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UN: Report of the Special Rapporteur on Extrajudicial, Summary, or Arbitrary Executions

Author: Philip Alston
May 28, 2010

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State policies permitting the use of targeted killings are often justified as a necessary and legitimate response to "terrorism" and "asymmetric warfare," but have had the very problematic effect of blurring and expanding the boundaries of the applicable legal frameworks. This report describes the new targeted killing policies and addresses the main legal issues that have arisen.

In the legitimate struggle against terrorism, too many criminal acts have been re-characterized so as to justify addressing them within the framework of the law of armed conflict. New technologies, and especially unarmed combat aerial vehicles or “drones”, have been added into this mix, by making it easier to kill targets, with fewer risks to the targeting State.

The result of this mix has been a highly problematic blurring and expansion of the boundaries of the applicable legal frameworks – human rights law, the laws of war, and the law applicable to the use of inter-state force. Even where the laws of war are clearly applicable, there has been a tendency to expand who may permissibly be targeted and under what conditions. Moreover, the States concerned have often failed to specify the legal justification for their policies, to disclose the safeguards in place to ensure that targeted killings are in fact legal and accurate, or to provide accountability mechanisms for violations. Most troublingly, they have refused to disclose who has been killed, for what reason, and with what collateral consequences. The result has been the displacement of clear legal standards with a vaguely defined licence to kill, and the creation of a major accountability vacuum.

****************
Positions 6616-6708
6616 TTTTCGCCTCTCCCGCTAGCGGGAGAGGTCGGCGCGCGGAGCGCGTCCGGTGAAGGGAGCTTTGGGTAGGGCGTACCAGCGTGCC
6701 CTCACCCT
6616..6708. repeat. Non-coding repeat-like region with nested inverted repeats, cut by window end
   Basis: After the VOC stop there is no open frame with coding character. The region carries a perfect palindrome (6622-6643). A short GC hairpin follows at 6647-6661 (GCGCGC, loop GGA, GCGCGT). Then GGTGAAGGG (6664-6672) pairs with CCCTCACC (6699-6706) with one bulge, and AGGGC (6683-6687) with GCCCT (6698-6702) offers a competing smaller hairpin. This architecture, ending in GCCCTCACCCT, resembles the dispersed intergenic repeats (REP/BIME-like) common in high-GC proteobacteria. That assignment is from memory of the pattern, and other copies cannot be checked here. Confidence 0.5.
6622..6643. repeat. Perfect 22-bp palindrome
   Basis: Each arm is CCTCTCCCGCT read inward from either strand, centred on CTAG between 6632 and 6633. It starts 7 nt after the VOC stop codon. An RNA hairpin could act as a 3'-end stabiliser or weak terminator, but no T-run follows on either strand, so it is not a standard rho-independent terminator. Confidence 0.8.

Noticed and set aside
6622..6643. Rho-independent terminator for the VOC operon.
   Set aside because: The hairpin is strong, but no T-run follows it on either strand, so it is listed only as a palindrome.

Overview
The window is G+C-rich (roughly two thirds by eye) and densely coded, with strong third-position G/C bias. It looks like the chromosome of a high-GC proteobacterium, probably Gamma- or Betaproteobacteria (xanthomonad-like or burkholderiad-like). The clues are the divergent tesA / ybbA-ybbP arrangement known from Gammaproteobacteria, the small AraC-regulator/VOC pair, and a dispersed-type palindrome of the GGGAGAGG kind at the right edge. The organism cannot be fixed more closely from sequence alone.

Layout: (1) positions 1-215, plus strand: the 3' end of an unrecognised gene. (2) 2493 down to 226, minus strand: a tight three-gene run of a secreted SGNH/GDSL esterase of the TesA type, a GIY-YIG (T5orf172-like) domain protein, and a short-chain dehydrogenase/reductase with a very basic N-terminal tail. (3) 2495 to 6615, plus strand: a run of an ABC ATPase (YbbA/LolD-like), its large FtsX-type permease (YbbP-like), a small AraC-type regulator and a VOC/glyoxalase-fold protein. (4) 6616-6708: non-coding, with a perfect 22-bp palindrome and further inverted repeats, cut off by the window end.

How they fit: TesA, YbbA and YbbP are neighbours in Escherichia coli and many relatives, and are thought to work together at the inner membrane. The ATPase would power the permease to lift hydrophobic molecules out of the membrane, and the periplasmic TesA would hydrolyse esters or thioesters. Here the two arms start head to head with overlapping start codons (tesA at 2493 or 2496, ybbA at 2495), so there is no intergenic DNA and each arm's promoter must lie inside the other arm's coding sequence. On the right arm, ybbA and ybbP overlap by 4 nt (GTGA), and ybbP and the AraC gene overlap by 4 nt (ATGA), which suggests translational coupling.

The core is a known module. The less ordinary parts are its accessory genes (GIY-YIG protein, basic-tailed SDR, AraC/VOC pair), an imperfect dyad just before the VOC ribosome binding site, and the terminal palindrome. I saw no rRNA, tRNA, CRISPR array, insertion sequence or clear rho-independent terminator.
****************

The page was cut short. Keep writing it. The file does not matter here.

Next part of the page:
In terms of the legal framework, many of these practices violate straightforward applicable legal rules. To the extent that customary law is invoked to justify a particular interpretation of an international norm, the starting point must be the policies and practice of the vast majority of States and not those of the handful which have conveniently sought to create their own personalized normative frameworks. It should be added that many of the justifications for targeted killings offered by one or other of the relevant States in particular current contexts would in all likelihood not gain their endorsement if they were to be asserted by other States in the future.

This report describes the publicly available information about new targeted killing policies and addresses the main legal issues that have arisen. It identifies areas in which legal frameworks have been clearly violated or expanded beyond their permissible limits; where legal issues are unclear, it suggests approaches which would enable the international community to return to a normative framework that is consistent with its deep commitment to protection of the right to life, and the minimization of exceptions to that constitutive principle.

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